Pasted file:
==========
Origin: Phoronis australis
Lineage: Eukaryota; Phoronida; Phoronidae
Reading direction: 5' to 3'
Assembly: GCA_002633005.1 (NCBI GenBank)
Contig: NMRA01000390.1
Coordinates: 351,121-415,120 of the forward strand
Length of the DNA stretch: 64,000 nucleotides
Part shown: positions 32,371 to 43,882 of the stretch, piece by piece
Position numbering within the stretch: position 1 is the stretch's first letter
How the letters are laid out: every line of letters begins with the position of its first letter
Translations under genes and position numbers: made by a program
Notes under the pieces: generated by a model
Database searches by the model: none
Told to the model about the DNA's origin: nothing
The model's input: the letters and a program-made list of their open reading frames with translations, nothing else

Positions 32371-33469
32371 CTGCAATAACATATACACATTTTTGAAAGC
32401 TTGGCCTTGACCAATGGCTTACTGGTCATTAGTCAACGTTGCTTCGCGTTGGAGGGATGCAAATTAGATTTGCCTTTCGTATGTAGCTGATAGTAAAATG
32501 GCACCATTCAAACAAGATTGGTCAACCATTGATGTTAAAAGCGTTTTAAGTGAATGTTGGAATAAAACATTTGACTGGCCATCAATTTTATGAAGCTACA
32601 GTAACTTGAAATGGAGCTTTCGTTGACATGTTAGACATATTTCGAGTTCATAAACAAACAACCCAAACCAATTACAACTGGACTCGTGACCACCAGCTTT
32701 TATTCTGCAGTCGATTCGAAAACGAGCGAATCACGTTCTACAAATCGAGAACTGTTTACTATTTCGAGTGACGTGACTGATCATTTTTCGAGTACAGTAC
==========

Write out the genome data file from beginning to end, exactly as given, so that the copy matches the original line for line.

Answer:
Origin: Phoronis australis
Lineage: Eukaryota; Phoronida; Phoronidae
Reading direction: 5' to 3'
Assembly: GCA_002633005.1 (NCBI GenBank)
Contig: NMRA01000390.1
Coordinates: 351,121-415,120 of the forward strand
Length of the DNA stretch: 64,000 nucleotides
Part shown: positions 32,371 to 43,882 of the stretch, piece by piece
Position numbering within the stretch: position 1 is the stretch's first letter
How the letters are laid out: every line of letters begins with the position of its first letter
Translations under genes and position numbers: made by a program
Notes under the pieces: generated by a model
Database searches by the model: none
Told to the model about the DNA's origin: nothing
The model's input: the letters and a program-made list of their open reading frames with translations, nothing else

Positions 32371-33469
32371 CTGCAATAACATATACACATTTTTGAAAGC
32401 TTGGCCTTGACCAATGGCTTACTGGTCATTAGTCAACGTTGCTTCGCGTTGGAGGGATGCAAATTAGATTTGCCTTTCGTATGTAGCTGATAGTAAAATG
32501 GCACCATTCAAACAAGATTGGTCAACCATTGATGTTAAAAGCGTTTTAAGTGAATGTTGGAATAAAACATTTGACTGGCCATCAATTTTATGAAGCTACA
32601 GTAACTTGAAATGGAGCTTTCGTTGACATGTTAGACATATTTCGAGTTCATAAACAAACAACCCAAACCAATTACAACTGGACTCGTGACCACCAGCTTT
32701 TATTCTGCAGTCGATTCGAAAACGAGCGAATCACGTTCTACAAATCGAGAACTGTTTACTATTTCGAGTGACGTGACTGATCATTTTTCGAGTACAGTAC